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Communication Lessons from Greta Thunberg

This remarkable young climate change activist from Sweden is able to achieve more in a 3 minute speech than hundreds of thousands people across the world have achieved in the last 3 years of marching in streets, and waving banners calling for government action on climate change.

How this recent Nobel Prize nominee does it with such powerful efficacy to garner global attention every time she delivers an address, provides some valuable lessons in communication that for me, are inspirational.

Lesson 1. No Theatrics

Greta simply looks her audience in the eye and engages them with a calm, purposeful sincerity of speaking truth to power that is captivating.

Lesson 2. Human Insight

She uses the strength of her youthfulness to provide her adult audience with the human insight of her generation’s fears and hopes of the future that faces them and their concern about the condition of the planet they will inherit.

Lesson 3. Remain Focused

Greta is not distracted by any trepidation of her elite adult audience being dismissively intimidating figures of authority. She does not mince her words either and remains on message to tell it like it is with a succinct focus.

Her concentration of thought ability, strangely enough, is probably largely due to her having been diagnosed with Asperger Syndrome. It is an obsessive-compulsive disorder with selective mutism, meaning Greta only speaks when she feels compelled to do so. But as she explained with her characteristic candour on TEDx Talk, she regards her condition as a gift.

“We aren’t very good at lying and we don’t normally enjoy participating in the social game that the rest of you seem so fond of”.

 Lesson 4. Tweet Tailored Quotes

Greta’s messages, which are always delivered with such self-confidence and forthright composure, contain a tweet perfect quote in practically every sentence she utters. She demonstrates a remarkably ‘savvy’ understanding of the efficacy of lucidly concise ‘sound bites’ on social media.

Lesson 5. Message and Meaning

Human communication functions on external messages and their internal interpretation of meaning by the message receivers. The incorrectly understood, biased, or purposefully skewed interpretations of meaning is where so much human communication falters, fails or gives rise to falsehoods.

Greta bravely leaves no ‘wiggle room’ for misinterpretation by her audience. Her message and meaning are in perfect sync. Action is required and the enablers in her audience cannot continue to shamefully sit on their hands and avoid accountability for their dereliction of moral duty.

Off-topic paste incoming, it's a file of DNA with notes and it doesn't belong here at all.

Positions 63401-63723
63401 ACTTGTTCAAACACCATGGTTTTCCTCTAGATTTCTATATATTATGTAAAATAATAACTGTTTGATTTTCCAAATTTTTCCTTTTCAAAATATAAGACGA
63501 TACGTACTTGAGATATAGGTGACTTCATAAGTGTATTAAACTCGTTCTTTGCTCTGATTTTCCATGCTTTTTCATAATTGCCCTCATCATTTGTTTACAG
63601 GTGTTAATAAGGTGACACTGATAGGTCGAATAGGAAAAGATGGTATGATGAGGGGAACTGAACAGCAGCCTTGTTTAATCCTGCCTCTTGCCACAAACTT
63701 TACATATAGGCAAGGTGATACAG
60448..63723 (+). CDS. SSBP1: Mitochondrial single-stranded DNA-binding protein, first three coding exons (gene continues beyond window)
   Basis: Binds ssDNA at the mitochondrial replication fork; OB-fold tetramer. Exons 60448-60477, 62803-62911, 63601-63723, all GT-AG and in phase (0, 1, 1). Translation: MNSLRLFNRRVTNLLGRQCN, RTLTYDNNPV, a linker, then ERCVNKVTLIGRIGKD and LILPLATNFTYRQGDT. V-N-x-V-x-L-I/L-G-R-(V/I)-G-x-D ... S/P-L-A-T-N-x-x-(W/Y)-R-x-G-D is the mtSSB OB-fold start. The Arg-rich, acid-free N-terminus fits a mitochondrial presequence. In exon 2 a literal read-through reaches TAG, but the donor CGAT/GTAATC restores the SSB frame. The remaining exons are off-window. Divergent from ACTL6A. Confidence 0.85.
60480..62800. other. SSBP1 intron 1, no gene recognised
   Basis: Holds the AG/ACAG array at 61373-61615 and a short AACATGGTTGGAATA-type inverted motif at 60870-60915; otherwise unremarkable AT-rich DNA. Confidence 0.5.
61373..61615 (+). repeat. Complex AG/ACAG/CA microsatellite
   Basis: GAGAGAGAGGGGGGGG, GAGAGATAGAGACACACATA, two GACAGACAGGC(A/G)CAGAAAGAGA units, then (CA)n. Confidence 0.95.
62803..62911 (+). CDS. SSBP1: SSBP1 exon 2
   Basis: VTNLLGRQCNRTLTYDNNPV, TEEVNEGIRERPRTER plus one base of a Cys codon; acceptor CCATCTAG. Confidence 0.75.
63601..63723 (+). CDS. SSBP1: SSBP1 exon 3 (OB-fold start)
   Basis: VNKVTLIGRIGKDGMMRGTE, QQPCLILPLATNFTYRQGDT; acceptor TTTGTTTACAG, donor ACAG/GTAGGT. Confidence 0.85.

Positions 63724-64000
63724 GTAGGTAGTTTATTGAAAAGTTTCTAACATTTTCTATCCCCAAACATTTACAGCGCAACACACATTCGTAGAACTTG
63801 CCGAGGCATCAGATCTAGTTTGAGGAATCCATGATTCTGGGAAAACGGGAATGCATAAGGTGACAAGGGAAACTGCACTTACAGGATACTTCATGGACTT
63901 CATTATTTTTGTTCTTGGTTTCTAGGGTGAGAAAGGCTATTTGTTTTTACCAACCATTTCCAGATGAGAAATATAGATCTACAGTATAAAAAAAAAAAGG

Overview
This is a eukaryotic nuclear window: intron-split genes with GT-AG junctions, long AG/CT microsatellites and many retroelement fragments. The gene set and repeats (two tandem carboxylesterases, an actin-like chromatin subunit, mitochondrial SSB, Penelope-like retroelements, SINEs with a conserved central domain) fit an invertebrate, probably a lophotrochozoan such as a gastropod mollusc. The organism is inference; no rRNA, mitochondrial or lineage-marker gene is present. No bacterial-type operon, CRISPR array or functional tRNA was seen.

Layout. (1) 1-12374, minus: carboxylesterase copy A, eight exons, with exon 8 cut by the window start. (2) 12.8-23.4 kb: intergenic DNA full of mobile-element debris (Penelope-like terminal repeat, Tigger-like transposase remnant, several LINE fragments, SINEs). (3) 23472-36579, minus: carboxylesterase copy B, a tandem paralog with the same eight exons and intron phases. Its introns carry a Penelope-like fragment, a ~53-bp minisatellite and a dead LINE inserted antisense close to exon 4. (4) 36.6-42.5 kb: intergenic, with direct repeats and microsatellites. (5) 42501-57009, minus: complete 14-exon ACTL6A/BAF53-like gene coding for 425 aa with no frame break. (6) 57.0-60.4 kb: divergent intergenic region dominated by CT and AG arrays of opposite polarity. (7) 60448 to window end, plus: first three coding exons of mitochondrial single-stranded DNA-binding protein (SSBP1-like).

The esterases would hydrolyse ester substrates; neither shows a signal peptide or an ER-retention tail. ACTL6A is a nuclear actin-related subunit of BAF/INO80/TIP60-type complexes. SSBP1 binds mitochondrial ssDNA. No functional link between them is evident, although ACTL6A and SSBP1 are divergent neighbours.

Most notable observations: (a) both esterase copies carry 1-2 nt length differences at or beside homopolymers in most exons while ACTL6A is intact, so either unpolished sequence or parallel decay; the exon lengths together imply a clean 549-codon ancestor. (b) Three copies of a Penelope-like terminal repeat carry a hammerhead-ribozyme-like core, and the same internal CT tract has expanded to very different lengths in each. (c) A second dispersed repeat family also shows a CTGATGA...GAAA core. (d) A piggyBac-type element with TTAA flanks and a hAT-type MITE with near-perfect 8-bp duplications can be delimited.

Her autism contributes to her tendency to view topical climate change issues from a black or white perspective. “Either we limit the warming to 1.5°C over pre-industrial levels, or we don’t. There are no grey areas when it comes to survival”.

Lesson 6. Cutting Through Political Obfuscation

The adage of ‘honesty being the best policy’ is the communication policy Greta has adopted and that has struck a chord of such amazing resonance that she has become a worldwide personality of considerable note and media attention.

Lesson 7. Committed Activism

Greta ‘bunks’ school every Friday to stand outside the Swedish Parliament, an action that she has vouched to do until her government signs up to the Paris Agreement on Climate Change.

Her public protest has received wide social media and news channel attention that has generated a controversial debate about the thousands of school children globally that have missed classes to follow her activist example.

She counters any criticism with the disarming and thought provoking argument of; “What is the point of spending so much time on education for a future that may not exist”.

1. Greta Thunberg at the UN COP24 climate talks in Katowice, Poland

‘‘You are not mature enough to tell it like it is when it comes to tackling climate change therefore, I’ll have do it for you”.

2. Greta Thunberg at the World Economic Forum in Davos, Switzerland

 “Will you stand on the right side of history and do whatever it takes?”

3. Greta Thunberg’s Speech at the Davos World Economic Forum

“I don’t want you to be hopeful, I want you to panic. I want you to feel the fear I feel every day and then I want you to act.”

4. Greta Thunberg to EU President Jean-Claude Juncker

“We started to clean up your mess, stop sweeping the mess under the carpet”.

Any possible criticism that because of her youth, Greta lacked an in-depth understanding of the factual data that underpins the European Union’s climate change policies, she convincingly discounted with this compelling and insightfully knowledgeable address to the European Parliament in Brussels.

5. Greta Thunberg on TEDx Talk Stockholm

“We can’t change the world by playing to rules that don’t work. The rules have to change and that has to start now”.

For me this is her most powerfully compelling address to date that motivated me to view the video several times and I will, without a doubt, do so again soon.